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With the intrigue of quarterbacks Andrew Luck and Peyton Manning facing off for the first—and potentially only—time in the playoffs as the Indianapolis Colts play at Denver this Sunday in the divisional round, near-record television ratings are expected in the Indianapolis market.
Luck and Manning are arguably two of the three best quarterbacks ever to wear a Colts uniform. The other of course, is Johnny Unitas. No offense meant to Bert Jones and Jim Harbaugh—also notable former Colts signal callers.
Manning was the Colts QB for 13 years before Luck was drafted three years ago. Now, both are among the best in the NFL.
With more than a few local football fans still remaining in Manning’s corner and hoping he can win one more Super Bowl, the game should have interest way beyond the norm in this market.
The all-time high for TV ratings in the Indianapolis market for a Colts game, according to New York-based Nielsen Media Research., is 56.1 set during the 2007 AFC Championship game, in which the Colts beat the New England Patriots in a tight one. That means about 601,400 people watched the game in this market.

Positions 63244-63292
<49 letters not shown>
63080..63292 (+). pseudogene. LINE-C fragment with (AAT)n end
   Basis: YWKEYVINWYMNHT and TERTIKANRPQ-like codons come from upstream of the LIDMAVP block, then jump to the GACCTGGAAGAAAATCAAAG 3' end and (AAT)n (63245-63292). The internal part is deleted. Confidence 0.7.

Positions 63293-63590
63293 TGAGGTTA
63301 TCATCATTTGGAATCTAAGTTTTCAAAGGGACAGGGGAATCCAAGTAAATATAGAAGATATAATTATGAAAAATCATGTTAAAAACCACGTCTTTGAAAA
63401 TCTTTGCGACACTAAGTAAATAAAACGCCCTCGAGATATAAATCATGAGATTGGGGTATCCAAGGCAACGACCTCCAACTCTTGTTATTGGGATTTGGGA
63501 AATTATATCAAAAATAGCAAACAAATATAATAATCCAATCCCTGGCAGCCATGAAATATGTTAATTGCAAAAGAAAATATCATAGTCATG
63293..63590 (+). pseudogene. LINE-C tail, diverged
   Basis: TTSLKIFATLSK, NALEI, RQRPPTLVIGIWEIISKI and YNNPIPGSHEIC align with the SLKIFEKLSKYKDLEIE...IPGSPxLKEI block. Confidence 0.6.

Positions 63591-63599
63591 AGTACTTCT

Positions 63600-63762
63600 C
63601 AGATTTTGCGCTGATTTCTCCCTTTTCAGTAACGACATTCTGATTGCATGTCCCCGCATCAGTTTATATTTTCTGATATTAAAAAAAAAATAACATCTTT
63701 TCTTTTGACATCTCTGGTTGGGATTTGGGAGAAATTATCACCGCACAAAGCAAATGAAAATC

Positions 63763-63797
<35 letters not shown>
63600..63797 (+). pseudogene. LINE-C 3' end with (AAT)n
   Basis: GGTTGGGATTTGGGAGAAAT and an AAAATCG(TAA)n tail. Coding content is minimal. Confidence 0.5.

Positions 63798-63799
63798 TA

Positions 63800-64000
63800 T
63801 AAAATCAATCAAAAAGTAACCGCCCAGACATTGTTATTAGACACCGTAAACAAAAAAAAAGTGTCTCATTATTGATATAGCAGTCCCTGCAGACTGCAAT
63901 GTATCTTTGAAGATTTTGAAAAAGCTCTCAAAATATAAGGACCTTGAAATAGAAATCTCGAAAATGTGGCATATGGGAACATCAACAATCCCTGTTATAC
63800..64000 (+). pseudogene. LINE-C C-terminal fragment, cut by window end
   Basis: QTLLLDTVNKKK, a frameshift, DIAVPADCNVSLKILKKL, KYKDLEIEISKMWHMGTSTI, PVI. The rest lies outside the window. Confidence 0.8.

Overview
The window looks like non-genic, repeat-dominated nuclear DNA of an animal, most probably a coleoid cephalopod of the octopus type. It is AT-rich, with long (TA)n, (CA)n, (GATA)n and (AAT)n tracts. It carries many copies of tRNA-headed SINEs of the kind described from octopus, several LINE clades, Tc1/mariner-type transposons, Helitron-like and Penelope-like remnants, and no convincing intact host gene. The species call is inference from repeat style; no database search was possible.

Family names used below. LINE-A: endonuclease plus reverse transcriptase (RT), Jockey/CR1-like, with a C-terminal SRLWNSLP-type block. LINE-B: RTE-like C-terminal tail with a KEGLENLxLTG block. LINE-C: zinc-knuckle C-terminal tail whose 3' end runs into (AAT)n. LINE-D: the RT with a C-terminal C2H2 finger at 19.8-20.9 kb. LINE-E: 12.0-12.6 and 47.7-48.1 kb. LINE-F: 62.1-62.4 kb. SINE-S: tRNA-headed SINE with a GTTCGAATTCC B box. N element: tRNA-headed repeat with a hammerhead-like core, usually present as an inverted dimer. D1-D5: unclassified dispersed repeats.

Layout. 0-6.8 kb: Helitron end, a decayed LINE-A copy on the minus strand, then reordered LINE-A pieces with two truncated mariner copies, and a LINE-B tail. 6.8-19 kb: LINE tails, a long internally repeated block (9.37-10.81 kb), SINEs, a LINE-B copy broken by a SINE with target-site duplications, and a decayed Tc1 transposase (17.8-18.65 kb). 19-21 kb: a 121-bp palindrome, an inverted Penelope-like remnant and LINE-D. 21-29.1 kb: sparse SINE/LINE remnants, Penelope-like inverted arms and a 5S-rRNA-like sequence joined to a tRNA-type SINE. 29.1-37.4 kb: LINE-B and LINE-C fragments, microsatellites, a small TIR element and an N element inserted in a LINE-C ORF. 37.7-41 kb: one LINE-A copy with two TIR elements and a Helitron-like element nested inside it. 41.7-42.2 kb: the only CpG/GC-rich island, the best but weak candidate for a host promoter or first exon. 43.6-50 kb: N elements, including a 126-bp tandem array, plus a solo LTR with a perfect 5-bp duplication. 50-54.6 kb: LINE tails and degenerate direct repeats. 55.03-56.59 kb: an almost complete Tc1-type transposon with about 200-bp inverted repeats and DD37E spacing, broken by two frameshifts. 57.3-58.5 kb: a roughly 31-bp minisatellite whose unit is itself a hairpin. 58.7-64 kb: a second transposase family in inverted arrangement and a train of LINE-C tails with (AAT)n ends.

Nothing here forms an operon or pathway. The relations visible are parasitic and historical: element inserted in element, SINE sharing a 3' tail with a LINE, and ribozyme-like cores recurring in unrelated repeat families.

That game scored higher than the Colts 2007 Super Bowl victory over the Chicago Bears two weeks later. That game, according to Nielsen, earned just under a 56 rating.
Sunday’s home playoff victory over Cincinnati tallied a 42.3 rating, according to Nielsen. That number was just a bit below last year’s first round home playoff victory, a nail-biter over Kansas City, which earned a 44.5, according to Nielsen.
Since Manning has departed Indianapolis for Denver, the Colts and Broncos have faced twice. Last year’s home game—the first against Denver since Manning joined the team—scored a 49 rating, while this year’s season opener in Denver earned a 38.9 rating, according to Nielsen.
This Sunday’s game, which begins at 4:40 p.m., has several factors going for it. First, it’s an away game, and those games usually earn higher ratings because few—if any—Indianapolis area residents are at the game and not watching on TV. Second, the late afternoon games usually earn higher ratings in general than earlier games. People tend to start nesting at home after 4 p.m. on Sundays in the winter.
Will it be a record TV rating this Sunday? Colts officials aren’t ruling it out. A lot depends on how close the game is.
“Tight games get the best ratings, especially with a late afternoon or nighttime kickoff,” said Colts Chief Operating Officer Pete Ward. “It's possible, but it just depends on the flow of the game.”